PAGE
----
As a former die-hard follower of the World Wrestling Federation, I understand the fever and excitement that surrounds a wrestling match. Professional wrestling is an example of our violent sports fantasies becoming a reality. Though the visceral joy of theatrical violence emerges in most any contact sport, extravagant showmanship and an exaggerated sense of self-importance make professional wrestlers real-life caricatures of our muscleman action figures. Yet few films have portrayed the searing contrast between such flashy performances and the bland reality lurking behind the sport as well as Darren Aronofsky's enthralling film "The Wrestler."
Dartmouth students interested in media and entertainment careers now have the opportunity to form connections with Dartmouth alumni currently working in the media profession. The Dartmouth Alumni in Entertainment and Media Association, a shared interest group of over 600 members recognized by the College's Association of Alumni, recently began a new, six-month mentorship program that matches current students and recent graduates with alumni who have experience in a specific field.
Perhaps the most overlooked part of "Revolutionary Road" is the white clapboard colonial house sitting at the end of a quiet, suburban street. Framed by red shutters and surrounded by a lush carpet of green grass, its beautiful exterior barely conceals the turmoil that transpires within its walls -- only a reinforced steel structure could withstand the weight of the grief and disappointment housed there. This building is the setting for the deterioration of a marriage within this moving, melodramatic story.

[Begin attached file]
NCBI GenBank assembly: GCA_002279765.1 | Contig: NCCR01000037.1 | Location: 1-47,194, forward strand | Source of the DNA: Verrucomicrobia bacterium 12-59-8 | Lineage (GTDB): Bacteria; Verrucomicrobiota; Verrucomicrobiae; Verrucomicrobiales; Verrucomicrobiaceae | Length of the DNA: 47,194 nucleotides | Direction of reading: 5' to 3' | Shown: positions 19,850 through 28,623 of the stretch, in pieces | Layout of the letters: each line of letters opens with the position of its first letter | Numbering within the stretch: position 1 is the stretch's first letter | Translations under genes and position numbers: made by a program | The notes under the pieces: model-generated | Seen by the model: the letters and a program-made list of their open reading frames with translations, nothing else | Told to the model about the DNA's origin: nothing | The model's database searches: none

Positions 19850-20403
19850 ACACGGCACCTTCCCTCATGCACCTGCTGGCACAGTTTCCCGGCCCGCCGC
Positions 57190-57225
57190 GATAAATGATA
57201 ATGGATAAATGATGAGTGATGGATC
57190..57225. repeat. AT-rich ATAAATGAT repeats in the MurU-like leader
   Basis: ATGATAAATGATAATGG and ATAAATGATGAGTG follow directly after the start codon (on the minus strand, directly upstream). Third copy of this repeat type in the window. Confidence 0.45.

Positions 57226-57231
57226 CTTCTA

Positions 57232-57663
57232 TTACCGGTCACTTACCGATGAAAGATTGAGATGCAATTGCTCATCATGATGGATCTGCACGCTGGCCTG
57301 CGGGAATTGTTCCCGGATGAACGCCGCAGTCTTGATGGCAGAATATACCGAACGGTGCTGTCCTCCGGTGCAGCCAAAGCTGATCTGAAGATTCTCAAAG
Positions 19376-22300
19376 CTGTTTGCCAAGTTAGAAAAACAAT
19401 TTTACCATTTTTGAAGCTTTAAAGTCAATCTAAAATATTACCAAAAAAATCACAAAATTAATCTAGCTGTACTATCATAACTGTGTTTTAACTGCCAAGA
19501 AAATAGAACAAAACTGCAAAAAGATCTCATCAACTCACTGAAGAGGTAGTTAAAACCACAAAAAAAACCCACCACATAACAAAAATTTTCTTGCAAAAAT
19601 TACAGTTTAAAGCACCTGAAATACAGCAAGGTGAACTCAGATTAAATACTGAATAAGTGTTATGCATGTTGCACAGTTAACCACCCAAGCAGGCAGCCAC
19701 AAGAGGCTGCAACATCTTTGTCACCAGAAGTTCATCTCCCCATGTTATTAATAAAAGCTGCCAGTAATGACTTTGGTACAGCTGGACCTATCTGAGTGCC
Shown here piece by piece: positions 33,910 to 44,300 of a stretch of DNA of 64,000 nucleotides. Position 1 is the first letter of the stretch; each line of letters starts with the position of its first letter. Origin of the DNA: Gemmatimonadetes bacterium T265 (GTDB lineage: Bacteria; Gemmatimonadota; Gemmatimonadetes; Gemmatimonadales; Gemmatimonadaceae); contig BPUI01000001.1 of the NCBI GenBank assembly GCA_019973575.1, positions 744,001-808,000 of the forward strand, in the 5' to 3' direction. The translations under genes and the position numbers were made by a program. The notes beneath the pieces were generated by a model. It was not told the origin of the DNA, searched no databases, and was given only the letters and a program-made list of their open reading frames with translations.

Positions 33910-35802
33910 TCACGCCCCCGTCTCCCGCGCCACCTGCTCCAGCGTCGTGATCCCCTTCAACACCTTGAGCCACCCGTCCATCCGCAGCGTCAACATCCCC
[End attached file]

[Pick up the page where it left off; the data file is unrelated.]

Having passed over the threshold of youth and entered the beer-soaked beginnings of adulthood, the first years of college hold a special charm and promise. Certain milestones, like heckling the wide-eyed freshmen at the Homecoming bonfire and winning your first pong game, are the Dartmouth equivalent of getting a new car or starting your first job. While these milestones are meant to be captured on celluloid and memorialized in scrapbooks, others are meant to sting in the worst way. Getting picked up by S&S is just one of these rites of passage that packs a punch. It's meant to hurt, it might cost you some pride, but what would the Dartmouth experience be without it?
Trust me, I get it. The Democrats, Republicans and every other organization under the sun drove me to the edge of my politesse. Politics were crammed down my throat every time I set foot in Collis Cafe. I was going to have a conniption if one more person accosted me to ask if I was registered to vote or if I wanted to volunteer. I am, I did -- seriously, now slow your roll. Thankfully, now that the election erection has come to a climax we can sit back and complain about how it really wasn't all that great for us, despite all the hype.
From July 31 until Aug. 18, the NYTW will be in residence, working with Dartmouth students in the theater department's Drama in Performance class.
But for those of us who stood in line until midnight on Wednesday, July 11, the book's release will be a much-welcomed respite from the film franchise. Despite its undoubtedly darker and more ominous tone, choppy character development and over-editing prevent "Harry Potter and the Order of the Phoenix" from attaining the polished, fulfilling edge it pursues.
Potter-mania has undeniably dominated the month of July. With the release of the seventh and final book of the series just a week away, the release of the newest Harry Potter film just eleven days prior to the novel was clearly a preemptive strike meant to titillate die-hard fans and keep Potter on the brain.
Both juniors now balance their school commitments with preparations to enter the professional music scene. Known respectively as Young Ivy and JBall, Trabelsi and Ball have both created solo projects and collaborated on original works under the moniker I.V. Both artists say their sounds are influenced by a multitude of artists and genres.